Thursday, November 05, 2009

This and That

When researching the life of poet André Chenier I did some reading about the French Revolution and the Reign of Terror, a horrific time, in which massacre followed massacre; nobility, clergy, dissidents alike formed a steady stream toward the guillotine.

Reading how Chenier himself was affected gave me a narrow view of the events. I searched the internet and found an overview of the Revolution, the causes, issues, duration, effects, in Revolution and After .

Dickens aptly wrote of the age in A Tale of Two Cities :

It was the best of times, it was the worst of times, it was the age of wisdom, it was the age of foolishness, it was the epoch of belief, it was the epoch of incredulity, it was the season of Light, it was the season of Darkness, it was the spring of hope, it was the winter of despair, we had everything before us, we had nothing before us, we were all going direct to heaven, we were all going direct the other way - in short, the period was so far like the present period, that some of its noisiest authorities insisted on its being received, for good or for evil, in the superlative degree of comparison only.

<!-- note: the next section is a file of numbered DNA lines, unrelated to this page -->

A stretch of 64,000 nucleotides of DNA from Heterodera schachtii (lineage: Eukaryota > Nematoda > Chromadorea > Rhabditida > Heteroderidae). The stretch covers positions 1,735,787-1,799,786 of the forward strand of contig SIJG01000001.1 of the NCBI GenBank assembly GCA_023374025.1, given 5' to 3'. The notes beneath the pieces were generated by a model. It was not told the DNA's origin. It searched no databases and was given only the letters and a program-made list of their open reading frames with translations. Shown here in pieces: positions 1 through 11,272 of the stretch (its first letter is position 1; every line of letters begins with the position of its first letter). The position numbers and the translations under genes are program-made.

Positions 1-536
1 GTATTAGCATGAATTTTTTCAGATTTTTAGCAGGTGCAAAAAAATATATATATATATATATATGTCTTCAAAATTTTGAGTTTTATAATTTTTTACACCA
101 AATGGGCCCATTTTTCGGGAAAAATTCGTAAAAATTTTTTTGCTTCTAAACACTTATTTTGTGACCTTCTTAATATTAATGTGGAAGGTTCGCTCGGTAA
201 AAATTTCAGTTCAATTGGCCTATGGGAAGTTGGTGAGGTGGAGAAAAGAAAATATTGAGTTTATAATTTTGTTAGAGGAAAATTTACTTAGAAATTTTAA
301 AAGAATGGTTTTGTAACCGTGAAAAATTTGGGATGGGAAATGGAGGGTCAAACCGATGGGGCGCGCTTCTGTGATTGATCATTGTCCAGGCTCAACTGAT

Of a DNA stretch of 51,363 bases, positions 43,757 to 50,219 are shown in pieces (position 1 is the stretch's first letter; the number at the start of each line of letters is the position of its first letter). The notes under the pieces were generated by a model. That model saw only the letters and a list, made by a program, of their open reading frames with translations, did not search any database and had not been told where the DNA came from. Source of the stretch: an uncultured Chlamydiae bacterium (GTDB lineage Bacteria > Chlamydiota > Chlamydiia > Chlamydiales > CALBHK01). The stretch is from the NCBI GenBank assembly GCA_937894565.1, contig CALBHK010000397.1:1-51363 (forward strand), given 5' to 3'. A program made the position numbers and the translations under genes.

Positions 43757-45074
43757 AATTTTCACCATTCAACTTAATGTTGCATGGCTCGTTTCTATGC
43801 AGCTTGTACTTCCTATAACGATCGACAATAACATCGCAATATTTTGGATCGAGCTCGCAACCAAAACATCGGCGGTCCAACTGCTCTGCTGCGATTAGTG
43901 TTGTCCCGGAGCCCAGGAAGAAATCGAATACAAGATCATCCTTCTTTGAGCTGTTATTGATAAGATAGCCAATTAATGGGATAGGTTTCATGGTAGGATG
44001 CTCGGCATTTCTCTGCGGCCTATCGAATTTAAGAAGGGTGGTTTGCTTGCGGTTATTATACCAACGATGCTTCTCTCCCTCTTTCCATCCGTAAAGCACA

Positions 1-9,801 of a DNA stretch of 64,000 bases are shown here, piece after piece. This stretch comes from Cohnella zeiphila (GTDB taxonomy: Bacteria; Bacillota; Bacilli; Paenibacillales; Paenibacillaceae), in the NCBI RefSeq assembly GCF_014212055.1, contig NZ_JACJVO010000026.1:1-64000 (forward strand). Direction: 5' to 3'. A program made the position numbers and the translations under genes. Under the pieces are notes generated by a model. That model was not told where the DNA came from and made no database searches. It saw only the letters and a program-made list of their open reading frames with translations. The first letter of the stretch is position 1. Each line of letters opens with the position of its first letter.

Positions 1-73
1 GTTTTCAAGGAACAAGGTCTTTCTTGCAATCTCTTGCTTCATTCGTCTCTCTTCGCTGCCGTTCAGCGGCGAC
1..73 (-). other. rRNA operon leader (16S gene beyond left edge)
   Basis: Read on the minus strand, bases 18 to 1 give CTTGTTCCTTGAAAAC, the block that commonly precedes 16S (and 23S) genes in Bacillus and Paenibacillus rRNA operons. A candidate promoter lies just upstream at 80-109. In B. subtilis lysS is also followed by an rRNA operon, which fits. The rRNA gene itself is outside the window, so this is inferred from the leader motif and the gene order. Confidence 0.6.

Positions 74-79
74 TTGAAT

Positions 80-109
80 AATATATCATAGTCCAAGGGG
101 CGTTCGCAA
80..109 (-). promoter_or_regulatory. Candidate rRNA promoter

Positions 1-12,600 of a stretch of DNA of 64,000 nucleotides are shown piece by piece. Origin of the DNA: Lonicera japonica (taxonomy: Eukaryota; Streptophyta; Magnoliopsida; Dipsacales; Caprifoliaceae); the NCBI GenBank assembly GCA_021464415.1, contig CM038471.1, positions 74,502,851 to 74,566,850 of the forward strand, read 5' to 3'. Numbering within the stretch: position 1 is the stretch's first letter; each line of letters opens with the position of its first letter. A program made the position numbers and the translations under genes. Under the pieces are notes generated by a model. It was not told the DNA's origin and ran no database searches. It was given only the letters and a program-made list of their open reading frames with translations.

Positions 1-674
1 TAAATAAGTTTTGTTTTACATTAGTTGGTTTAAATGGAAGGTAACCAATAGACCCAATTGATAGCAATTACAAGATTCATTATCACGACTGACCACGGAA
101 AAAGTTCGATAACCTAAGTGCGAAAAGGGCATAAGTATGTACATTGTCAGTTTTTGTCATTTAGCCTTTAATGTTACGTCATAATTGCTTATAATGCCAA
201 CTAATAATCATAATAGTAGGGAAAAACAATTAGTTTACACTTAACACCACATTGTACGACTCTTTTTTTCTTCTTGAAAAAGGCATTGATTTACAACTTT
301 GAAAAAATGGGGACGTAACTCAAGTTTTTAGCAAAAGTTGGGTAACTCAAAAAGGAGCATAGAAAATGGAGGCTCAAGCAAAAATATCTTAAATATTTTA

The revolutionaries began with noble goals: an end to the tyranny and the outrageous privileges that aristocracy and clergy saw as their due, and liberty, equality, fraternity for all. Perhaps the idealists envisioned a peaceful transfer of power from the monarchy to the people.

It was not to be. The rest, as they say, is history.

As often happens, I continued reading about Napoleon, his rise, his glory, his fall. A couple of pages do not do him justice; I see further reading in my future. My father's library, which I inherited, has several fat books about Napoleon and his wars.

I'll add them to the TBR (To Be Read ) pile.


My mother, age 88, is devoted to following the news. From morning news radio, to newspapers which she reads from first page to last (even the sports), to local, national, and international news on tv, to the Letterman Show (hey, he presents news, doesn't he?) she is well-informed about it all. Opinionated, too, frequently venting at newscasters, politicians, and situations that parade past on the tube.

She is the master of the rhetorical "why": why would a man kill his small children; why would those thugs beat up a gay man; why spend billions to send rockets into the air when the economy is so bad; why is the government doing/not doing this, that, or the other...

I used to try to answer her questions. Then I realized she knows there are no answers, and this is her way of trying to make sense of a world that has changed so drastically over her lifetime, yet has also not changed at all.

Besides, I don't have any real answers. They're all blowing in the wind. (more on this coming)